I was dismayed when my child said “silly”,in reference to someone.
I rushed to discipline the word out of her.
I later had to apologize, profusely so, for having meted out that punishment so quickly.
Referring to people as “silly” falls under the category of bad behavior in my household and in my culture. I solemnly understand that this is not a standard that applies in the world over. To people of other cultures, it is quite okay for them to tell each other (not in a joking way) things such as,
“Don’t be stupid!”
“Stop being silly…”
“What nonsense is this?”
In my side of the world, if my child called you silly, I would cringe, apologize to you and order that you are apologized to there and then. In the midst of all that somebody’s behind would be spanked like a thousand times. Okay, a hundred times, to be fair.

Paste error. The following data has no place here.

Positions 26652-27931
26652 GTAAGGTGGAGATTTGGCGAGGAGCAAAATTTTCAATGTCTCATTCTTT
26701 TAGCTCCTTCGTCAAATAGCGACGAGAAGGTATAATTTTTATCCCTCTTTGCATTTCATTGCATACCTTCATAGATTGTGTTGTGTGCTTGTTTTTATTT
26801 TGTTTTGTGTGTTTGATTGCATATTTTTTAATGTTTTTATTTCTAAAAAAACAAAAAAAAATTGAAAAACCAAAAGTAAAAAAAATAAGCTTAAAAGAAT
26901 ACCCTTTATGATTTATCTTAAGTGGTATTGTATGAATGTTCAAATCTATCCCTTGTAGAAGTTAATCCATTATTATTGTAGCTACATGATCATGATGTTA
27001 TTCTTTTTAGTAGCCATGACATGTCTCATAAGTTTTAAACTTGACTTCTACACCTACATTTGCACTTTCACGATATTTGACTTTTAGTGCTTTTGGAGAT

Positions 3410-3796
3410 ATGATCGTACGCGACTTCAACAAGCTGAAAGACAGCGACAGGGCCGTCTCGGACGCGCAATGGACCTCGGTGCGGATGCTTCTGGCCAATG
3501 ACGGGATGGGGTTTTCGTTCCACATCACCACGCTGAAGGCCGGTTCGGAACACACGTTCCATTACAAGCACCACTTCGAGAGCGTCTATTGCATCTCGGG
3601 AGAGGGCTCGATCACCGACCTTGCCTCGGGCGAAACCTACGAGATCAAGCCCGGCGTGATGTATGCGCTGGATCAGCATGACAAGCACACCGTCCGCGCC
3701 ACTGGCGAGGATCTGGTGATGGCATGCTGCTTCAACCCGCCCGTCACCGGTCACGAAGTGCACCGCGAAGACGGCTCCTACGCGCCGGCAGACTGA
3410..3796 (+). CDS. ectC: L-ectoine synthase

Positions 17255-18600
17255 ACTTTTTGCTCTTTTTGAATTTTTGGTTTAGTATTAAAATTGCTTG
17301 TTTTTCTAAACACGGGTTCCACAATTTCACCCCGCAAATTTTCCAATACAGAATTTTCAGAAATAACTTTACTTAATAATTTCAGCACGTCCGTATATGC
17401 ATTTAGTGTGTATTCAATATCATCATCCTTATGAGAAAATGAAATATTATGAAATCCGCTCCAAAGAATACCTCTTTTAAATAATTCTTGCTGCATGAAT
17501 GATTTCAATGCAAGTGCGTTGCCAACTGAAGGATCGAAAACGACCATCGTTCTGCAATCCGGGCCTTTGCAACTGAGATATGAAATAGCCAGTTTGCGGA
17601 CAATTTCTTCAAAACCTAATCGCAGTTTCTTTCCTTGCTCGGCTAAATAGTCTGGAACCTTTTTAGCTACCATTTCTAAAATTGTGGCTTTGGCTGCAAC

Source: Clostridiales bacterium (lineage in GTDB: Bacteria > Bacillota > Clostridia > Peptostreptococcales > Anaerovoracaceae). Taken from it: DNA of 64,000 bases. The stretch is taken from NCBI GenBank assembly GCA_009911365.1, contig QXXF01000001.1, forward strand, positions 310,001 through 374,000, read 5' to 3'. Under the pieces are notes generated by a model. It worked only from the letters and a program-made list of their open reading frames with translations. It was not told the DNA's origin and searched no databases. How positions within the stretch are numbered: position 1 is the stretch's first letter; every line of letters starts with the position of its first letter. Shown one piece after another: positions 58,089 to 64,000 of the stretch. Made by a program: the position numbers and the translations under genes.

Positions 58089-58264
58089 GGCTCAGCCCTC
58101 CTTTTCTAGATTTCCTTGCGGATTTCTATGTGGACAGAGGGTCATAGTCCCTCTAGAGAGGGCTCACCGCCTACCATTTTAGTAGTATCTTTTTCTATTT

Moreover, as a Christian, I train my children to speak helpful, encouraging words. This is a more important consideration than the cultural one, but you are all not Christians so I often try not to force Christian standards down your throats, although I strongly recommend them. So now I preach on…it is my responsibility to teach my child to be kind in speech and in character, and to spiritually influence my child. The world on the other hand has its ways and they are easier and tempting for my child to follow (self-centeredness, unkindness, carelessness, corruption, drunkenness, etc.). I try to beat the world at influencing my children, and when the world is winning I am quick to spot it. Of course a time will come when I will not be able to influence how my children talk, act or dress, but that time has not come, yet. So I give it my best shot now and trust that by then, my children will have formed their independent relationships with God and their relationships with God will guide their actions when I no longer can.
Meanwhile, I teach about Christian standards and also spank tiny behinds of people who have bad behavior.
So I gave a spanking. Two days later, I apologized. Since then I have been being reminded and apologizing daily, even this morning! Never mind that I have also been teaching that when people apologize they are forgiven and the issue is forgotten.